I honestly didn't even know about this song until the last few years, which is surprising considering how much 'oldies' radio my parents listened to as I grew up. As soon as I heard it, though, I knew why it was a classic.

2. The Worst that Could Happen-Brooklyn Bridge
I'm a sucker for songs like this. The guy is mourning his lost love, but glad that she is finding happiness. I'm pretty sure this was Brooklyn Bridge's only hit.

3. Oh Girl-The Chi-Lites
Another 'lost love' song. Nice and melancholy.

4. Fox on the Run (Live)-The Country Gentlemen
This is probably my favorite bluegrass song. If you'll notice, it also has a bit of a melancholy, lost love element. This was taken from a live concert from their tour of Japan.

5. Old Salty Dog Blues-Flatt and Scruggs
I first heard this bluegrass tune at my Aunt Sue's birthday party more than a decade ago. I loved it instantly, but never put forth the effort to track down a copy. The situtation has been rectified.

6. Sweet Child o' Mine-Guns 'N' Roses
Contrary to what Rex Queems might think, this song has one of the best opening riffs in rock music.

7. Don't Pull Your Love-Hamilton, Joe Frank, and Reynolds
Another one hit wonder, another 'lost love' song. I also really enjoy the harmony in the chorus. This one is very fun to sing along with.

8. With a Little Help From My Friends-Joe Cocker
There are not many Beatles covers that surpass the original, but Joe Cocker does it easily with this one.

9. The Letter-Joe Cocker
Hear me now: This is the definitive version of this song. Don't get me wrong; I liked The Box Tops' version. It's remembered for a good reason. However, Cocker's cover from Mad Dogs and Englishmen is powerful and dynamic in a way that The Box Tops can't approach.

10. Take Me Home Country Roads-John Denver
I'm from the WV, man! How can I not love this song?! Don't give me that "the song's really about Virginia 'cause the 'blue ridge mountains, shenandoah river' line." Almost Heaven, West Virginia.

11. Ave Verum Corpus-London Festival Orchestra
We did this in my 'Wayne Singers' class back in high school. Great harmony and beautiful in a way I don't have the musical vocabulary to describe

12. Brandy (You're a Fine Girl)-Looking Glass
A pure fun song. Great for singing at the top of your lungs in the car.

13. Mr. Bojangles-Nitty Gritty Dirt Band
Probably one of the saddest songs I know. A true, tragic, story about a popular culture icon from the early 20th Century. NOTE: Thos ain't true. See comments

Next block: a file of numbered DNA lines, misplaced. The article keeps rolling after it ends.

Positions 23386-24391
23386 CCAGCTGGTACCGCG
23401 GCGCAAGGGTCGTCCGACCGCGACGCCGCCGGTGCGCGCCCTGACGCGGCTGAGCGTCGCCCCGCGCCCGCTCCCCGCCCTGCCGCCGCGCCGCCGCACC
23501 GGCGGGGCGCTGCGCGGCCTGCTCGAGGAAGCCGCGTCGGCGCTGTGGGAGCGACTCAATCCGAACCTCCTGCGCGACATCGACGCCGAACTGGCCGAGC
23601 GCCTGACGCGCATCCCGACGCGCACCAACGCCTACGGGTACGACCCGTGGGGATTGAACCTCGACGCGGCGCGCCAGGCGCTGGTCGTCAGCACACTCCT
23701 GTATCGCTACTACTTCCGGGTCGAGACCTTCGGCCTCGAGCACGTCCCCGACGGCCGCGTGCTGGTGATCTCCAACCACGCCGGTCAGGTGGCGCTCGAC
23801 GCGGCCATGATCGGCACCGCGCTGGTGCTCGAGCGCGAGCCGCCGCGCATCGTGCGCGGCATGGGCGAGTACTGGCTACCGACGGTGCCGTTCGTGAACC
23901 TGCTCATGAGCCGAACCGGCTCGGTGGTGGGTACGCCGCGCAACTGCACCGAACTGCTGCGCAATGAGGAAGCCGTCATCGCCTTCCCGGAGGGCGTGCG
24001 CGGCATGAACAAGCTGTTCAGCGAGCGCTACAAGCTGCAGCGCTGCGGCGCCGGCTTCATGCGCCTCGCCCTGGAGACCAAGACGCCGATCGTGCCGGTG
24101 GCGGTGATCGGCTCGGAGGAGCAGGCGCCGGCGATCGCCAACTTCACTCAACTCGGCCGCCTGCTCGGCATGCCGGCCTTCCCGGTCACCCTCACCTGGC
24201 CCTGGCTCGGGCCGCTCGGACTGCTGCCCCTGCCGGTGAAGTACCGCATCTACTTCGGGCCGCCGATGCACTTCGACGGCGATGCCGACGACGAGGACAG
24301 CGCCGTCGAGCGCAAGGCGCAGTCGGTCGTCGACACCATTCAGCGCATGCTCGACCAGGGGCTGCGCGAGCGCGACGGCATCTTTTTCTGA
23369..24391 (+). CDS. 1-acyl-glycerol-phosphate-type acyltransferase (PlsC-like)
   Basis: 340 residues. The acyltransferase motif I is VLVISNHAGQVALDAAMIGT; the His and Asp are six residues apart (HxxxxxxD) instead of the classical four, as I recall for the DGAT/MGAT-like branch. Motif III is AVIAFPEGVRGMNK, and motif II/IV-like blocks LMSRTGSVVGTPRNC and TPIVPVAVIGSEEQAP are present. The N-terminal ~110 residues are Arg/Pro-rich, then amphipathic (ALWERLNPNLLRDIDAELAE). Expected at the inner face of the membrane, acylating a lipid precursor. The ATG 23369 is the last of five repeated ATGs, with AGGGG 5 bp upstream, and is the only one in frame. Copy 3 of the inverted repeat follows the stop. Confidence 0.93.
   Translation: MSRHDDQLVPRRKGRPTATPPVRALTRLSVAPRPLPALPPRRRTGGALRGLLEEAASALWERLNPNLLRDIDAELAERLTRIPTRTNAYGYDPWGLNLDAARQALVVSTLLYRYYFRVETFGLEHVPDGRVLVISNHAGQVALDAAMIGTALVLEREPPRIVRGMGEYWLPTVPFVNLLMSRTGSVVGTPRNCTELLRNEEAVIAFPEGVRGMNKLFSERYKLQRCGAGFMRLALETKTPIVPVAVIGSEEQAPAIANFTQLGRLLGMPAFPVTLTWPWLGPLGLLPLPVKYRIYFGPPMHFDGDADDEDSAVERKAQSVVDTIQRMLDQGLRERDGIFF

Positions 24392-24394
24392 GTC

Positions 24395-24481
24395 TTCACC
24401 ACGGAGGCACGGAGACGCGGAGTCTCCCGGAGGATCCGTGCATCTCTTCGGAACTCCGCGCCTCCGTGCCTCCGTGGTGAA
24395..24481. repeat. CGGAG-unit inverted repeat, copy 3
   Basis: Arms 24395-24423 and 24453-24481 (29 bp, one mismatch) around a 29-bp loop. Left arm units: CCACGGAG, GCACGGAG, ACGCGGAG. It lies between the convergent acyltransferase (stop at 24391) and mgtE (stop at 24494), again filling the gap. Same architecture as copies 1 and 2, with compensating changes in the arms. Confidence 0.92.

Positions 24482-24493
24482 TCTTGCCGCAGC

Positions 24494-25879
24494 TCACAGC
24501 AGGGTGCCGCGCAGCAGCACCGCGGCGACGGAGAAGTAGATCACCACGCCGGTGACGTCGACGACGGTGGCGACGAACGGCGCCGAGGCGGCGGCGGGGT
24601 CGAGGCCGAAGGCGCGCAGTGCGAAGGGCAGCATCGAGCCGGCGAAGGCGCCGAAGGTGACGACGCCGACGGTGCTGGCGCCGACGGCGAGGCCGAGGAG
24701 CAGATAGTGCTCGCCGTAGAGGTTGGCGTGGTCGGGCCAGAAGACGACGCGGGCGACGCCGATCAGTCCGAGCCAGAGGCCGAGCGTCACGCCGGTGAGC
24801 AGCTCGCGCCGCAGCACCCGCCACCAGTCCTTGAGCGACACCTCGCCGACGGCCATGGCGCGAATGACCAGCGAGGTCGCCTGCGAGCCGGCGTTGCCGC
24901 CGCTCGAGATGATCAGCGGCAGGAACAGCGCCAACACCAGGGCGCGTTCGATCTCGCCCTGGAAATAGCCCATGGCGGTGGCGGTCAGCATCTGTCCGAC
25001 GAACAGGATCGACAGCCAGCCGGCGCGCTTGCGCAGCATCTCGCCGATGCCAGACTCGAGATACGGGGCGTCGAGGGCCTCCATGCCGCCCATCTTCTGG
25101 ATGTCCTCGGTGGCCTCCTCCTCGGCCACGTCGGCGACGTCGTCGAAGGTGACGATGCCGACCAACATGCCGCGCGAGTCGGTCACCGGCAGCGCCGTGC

14. Sea of Love-Phil Phillips
I vacillated over whether I'd buy this version or The Honeydrippers' version, but I went with the original. I'm glad I did. Both are good, but I just like Phillips vocals more than Robert Plant's.

15. Handle With Care-The Traveling Wilburys
It was a shame Roy Orbison passed away so soon after The Traveling Wilburys recorded their first album. I would have loved to hear more from this most super of super groups.

16. Buddy Holly-Weezer
A '90s classic. One of the most fun songs Weezer ever recorded, though I can't say that I followed their career. Not a huge fan, but I appreciated what they did.

That leaves me with $14.39 to play with. I'm open to suggestions, but my list is going to be very idiosyncratic. Don't be offended if I don't pick songs you like!

Thursday, January 01, 2009

One Clean Slate with a Heaping Tablespoon of Uncertainty

Clean slate, folks. We have a new year to muck around in. I usually don't make a big deal about the new year (after all, it is technically just another day), but I feel a bit different today. There's something about having a specific goal for the year that changes my perspective. I know I have a lot of work to do for the MFA applications, and I know it has to be good work. I can't work on my writing sample with, say, the same forethought and effort I give to these blog posts. Nor can I let the MFA requirements slip for a month or ten. Procrastination is not an option this year. With the the number of application fees I'll have to pay, I can't afford to wait and do them all at once.

Then there's the GRE. My general impression is that the GRE doesn't matter much for the MFA programs themselves, but the grad schools in general require them. So I'll need to study for that. The GRE has double the pressure, though, because I have to beat my brother's score, and he hasn't left me much wiggle room. Right bro? Seriously, this test is a big deal. There's at least the possibility that my score could be a tie-breaker between me and an equally qualified candidate.

The more I think about it, the more I feel like a high school senior applying to some top colleges. When I applied to college I had no doubt I would get in to my schools of choice. Marshall University and Tri-State Bible College are fairly non-competetive. I was even confident about getting in here at the seminary. Covenant is a good school, but it's not primarily a scholar's seminary. Now, on the other hand, I'm applying to schools that are among the best in the field. That means I'll be up against the best writing students in the nation. If it was just a standardized test, I wouldn't worry about it so much, but writing is more subjective. Add to that the fact that I don't have a good sense of what quality of work I can do consistently, and my consternation increases.

So hopefully in the next few months I can crank out a couple of perfect 10 stories, which will then lead to me getting into every program I apply to. Then I can stroll onto campus as a superstar, and writing success will inevitably follow. That's how it works, right?